A few months ago, the students wrote a personal narrative, a story from their lives that has had an impact on who they are and who they are becoming. It’s amazing how sometimes these stories are so dry on the page, seemingly lacking the power and passion that must have inspired them in the first place.
This morning we began the work of telling these stories, aloud, by heart, to the class. One student, whose previous story on paper was flat, chronologically driven, and uninspired, by sharing his story aloud created a poignant drama, revealing his vulnerabilities, honesty, and integrity. His voice was crackly, not unsure, but open, courageous even. The students were rapt in his revealing of the deep, complicated, and very serious issues with which he has been dealing throughout this year. No one had an inkling.
The next student got up and talked about a series of deaths over a three month period that he had experienced. Shocking to a 14 year old. On paper, his story was strong but skirted the edge of sentimentality. Aloud, his story became plaintive, affecting, so very moving. His voice, too, broke several times in the telling. His sincerity and humbleness were almost overpowering. At the end of his story, three students got up to grab kleenexes.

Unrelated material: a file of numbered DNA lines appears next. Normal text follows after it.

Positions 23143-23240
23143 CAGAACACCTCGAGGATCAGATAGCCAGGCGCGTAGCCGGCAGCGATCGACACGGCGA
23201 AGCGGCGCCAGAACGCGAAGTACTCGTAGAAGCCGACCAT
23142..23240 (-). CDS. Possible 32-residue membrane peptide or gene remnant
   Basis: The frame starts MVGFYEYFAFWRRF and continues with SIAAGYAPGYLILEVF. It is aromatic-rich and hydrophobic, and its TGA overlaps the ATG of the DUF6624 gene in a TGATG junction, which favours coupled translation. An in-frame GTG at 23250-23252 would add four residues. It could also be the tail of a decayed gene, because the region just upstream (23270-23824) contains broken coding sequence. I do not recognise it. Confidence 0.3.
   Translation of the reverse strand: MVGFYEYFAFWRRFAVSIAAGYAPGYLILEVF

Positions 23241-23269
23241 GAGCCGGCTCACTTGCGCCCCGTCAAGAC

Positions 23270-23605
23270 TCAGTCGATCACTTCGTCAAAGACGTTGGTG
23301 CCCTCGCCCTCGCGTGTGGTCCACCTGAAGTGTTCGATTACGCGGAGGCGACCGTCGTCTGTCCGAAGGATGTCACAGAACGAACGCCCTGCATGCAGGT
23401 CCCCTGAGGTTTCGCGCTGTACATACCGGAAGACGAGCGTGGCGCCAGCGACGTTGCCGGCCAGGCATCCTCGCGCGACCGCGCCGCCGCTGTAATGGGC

And while these stories were shared, for these few moments, my cold disappeared. I’m sure my nose stopped running. I was transported, carried deeply into the lives of my students. I was humbled by the gift of their candidness, genuineness, and generosity of spirit.
I shared with a colleague that maybe I ought to have my students tell their stories first and then write them down, that maybe that would help them to capture the same passion on paper. She suggested that actually, the writing itself brought them to this point. That then when they told their story they were able to enter it because of the process of writing that had come before, that they never would have reached this without the writing first.
Maybe the lesson in all of this is that there is no way to capture passion, on paper or orally, other than the commitment to enter one’s own story, fully open, trusting that the story itself will lead you where you need to go.